#1 NEW YORK TIMES BESTSELLER • Big Oil and Gas Versus Democracy—Winner Take All
 
In 2010, the words “earthquake swarm” entered the lexicon in Oklahoma. That same year, a trove of Michael Jackson memorabilia—including his iconic crystal-encrusted white glove—was sold at auction for over $1 million to a guy who was, officially, just the lowly forestry minister of the tiny nation of Equatorial Guinea. And in 2014, Ukrainian revolutionaries raided the palace of their ousted president and found a zoo of peacocks, gilded toilets, and a floating restaurant modeled after a Spanish galleon. Unlikely as it might seem, there is a thread connecting these events, and Rachel Maddow follows it to its crooked source: the unimaginably lucrative and equally corrupting oil and gas industry.

With her trademark black humor, Maddow takes us on a switchback journey around the globe, revealing the greed and incompetence of Big Oil and Gas along the way, and drawing a surprising conclusion about why the Russian government hacked the 2016 U.S. election. She deftly shows how Russia’s rich reserves of crude have, paradoxically, stunted its growth, forcing Putin to maintain his power by spreading Russia’s rot into its rivals, its neighbors, the West’s most important alliances, and the United States. Chevron, BP, and a host of other industry players get their star turn, most notably ExxonMobil and the deceptively well-behaved Rex Tillerson. The oil and gas industry has weakened democracies in developed and developing countries, fouled oceans and rivers, and propped up authoritarian thieves and killers. But being outraged at it is, according to Maddow, “like being indignant when a lion takes down and eats a gazelle. You can’t really blame the lion. It’s in her nature.”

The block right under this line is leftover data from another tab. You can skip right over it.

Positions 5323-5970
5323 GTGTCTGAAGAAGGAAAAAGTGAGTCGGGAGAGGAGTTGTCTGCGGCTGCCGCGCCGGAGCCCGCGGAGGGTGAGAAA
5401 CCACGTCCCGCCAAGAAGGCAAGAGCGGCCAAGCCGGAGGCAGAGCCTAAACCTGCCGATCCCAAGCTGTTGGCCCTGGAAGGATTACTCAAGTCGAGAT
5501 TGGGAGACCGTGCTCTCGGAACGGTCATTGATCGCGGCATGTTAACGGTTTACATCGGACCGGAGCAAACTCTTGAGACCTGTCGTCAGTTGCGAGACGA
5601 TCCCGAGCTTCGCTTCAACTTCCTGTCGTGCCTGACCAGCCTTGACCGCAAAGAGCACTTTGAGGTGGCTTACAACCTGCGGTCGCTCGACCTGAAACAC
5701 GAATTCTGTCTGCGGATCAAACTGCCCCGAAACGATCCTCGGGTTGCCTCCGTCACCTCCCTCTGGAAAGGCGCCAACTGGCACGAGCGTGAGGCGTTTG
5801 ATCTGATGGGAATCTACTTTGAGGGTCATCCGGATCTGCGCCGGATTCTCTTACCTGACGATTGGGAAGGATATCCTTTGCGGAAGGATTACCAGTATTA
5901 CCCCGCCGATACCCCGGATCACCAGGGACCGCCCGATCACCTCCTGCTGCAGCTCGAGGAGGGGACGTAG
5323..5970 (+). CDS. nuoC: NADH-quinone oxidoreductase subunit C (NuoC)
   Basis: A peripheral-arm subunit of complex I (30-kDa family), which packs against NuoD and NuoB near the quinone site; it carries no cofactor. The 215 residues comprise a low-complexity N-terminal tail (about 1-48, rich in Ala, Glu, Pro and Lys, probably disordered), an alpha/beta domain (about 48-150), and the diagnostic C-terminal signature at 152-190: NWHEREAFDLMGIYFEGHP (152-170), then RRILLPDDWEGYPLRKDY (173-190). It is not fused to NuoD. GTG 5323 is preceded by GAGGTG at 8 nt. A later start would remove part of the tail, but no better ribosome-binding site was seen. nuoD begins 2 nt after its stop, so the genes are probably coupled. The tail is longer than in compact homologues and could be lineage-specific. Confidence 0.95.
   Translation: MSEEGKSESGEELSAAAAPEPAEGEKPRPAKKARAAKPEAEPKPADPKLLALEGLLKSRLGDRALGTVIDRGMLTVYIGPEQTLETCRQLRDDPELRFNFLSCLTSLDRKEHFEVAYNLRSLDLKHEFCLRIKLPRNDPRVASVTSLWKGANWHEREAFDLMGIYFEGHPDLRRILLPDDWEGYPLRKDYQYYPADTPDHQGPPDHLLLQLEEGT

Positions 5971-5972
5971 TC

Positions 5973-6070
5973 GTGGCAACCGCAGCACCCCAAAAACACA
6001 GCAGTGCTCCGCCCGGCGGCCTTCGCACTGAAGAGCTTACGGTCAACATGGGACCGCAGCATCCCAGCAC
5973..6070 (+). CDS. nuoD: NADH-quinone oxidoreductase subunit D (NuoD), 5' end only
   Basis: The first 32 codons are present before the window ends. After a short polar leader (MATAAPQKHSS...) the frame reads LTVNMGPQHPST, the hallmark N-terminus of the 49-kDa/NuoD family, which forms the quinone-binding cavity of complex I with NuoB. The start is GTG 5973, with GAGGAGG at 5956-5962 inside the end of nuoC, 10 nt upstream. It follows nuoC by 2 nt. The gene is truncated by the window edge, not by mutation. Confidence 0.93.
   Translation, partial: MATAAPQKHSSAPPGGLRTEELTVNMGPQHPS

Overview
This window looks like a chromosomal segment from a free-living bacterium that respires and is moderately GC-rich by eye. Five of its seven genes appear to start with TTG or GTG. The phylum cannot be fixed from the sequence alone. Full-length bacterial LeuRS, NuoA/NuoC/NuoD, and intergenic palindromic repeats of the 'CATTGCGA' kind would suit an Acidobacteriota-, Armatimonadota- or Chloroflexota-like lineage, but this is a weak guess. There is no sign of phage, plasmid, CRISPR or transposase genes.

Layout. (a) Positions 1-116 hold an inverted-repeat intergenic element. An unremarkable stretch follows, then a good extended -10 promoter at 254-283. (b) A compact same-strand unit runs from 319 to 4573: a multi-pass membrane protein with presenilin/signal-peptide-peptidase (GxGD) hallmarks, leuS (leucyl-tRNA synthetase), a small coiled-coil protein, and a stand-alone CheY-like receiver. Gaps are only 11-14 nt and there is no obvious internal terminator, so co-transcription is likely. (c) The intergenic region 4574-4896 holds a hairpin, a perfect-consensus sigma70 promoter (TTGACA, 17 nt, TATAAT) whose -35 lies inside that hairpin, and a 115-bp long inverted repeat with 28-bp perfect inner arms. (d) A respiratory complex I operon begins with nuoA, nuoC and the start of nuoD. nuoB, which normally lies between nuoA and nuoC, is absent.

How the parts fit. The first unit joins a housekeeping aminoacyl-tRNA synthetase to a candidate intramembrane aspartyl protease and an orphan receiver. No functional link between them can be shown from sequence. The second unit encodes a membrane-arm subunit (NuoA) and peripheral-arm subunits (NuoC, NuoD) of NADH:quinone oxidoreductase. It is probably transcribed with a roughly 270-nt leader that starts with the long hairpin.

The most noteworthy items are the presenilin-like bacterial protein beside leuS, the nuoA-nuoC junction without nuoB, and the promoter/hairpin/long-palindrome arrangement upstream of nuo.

Blowout is a call to contain the lion: to stop subsidizing the wealthiest businesses on earth, to fight for transparency, and to check the influence of the world’s most destructive industry and its enablers. The stakes have never been higher. As Maddow writes, “Democracy either wins this one or disappears.”
The #1 New York Times bestseller that charts America’s dangerous drift into a state of perpetual war.

"One of my favorite ideas is, never to keep an unnecessary soldier," Thomas Jefferson wrote in 1792. Neither Jefferson nor the other Found­ers could ever have envisioned the modern national security state, with its tens of thousands of "privateers"; its bloated Department of Homeland Security; its rust­ing nuclear weapons, ill-maintained and difficult to dismantle; and its strange fascination with an unproven counterinsurgency doctrine.

Written with bracing wit and intelligence, Rachel Maddow's Drift argues that we've drifted away from America's original ideals and become a nation weirdly at peace with perpetual war, with all the financial and human costs that entails. To understand how we've arrived at such a dangerous place, Maddow takes us from the Vietnam War to today's war in Afghanistan, along the way exploring the disturbing rise of executive authority, the gradual outsourcing of our war-making capabilities to private companies, the plummeting percentage of American families whose children fight our constant wars for us, and even the changing fortunes of G.I. Joe. She offers up a fresh, unsparing appraisal of Reagan's radical presidency. Ultimately, she shows us just how much we stand to lose by allowing the priorities of the national security state to overpower our political discourse.

Sensible yet provocative, dead serious yet seri­ously funny, Drift will reinvigorate a "loud and jangly" political debate about how, when, and where to apply America's strength and power--and who gets to make those decisions.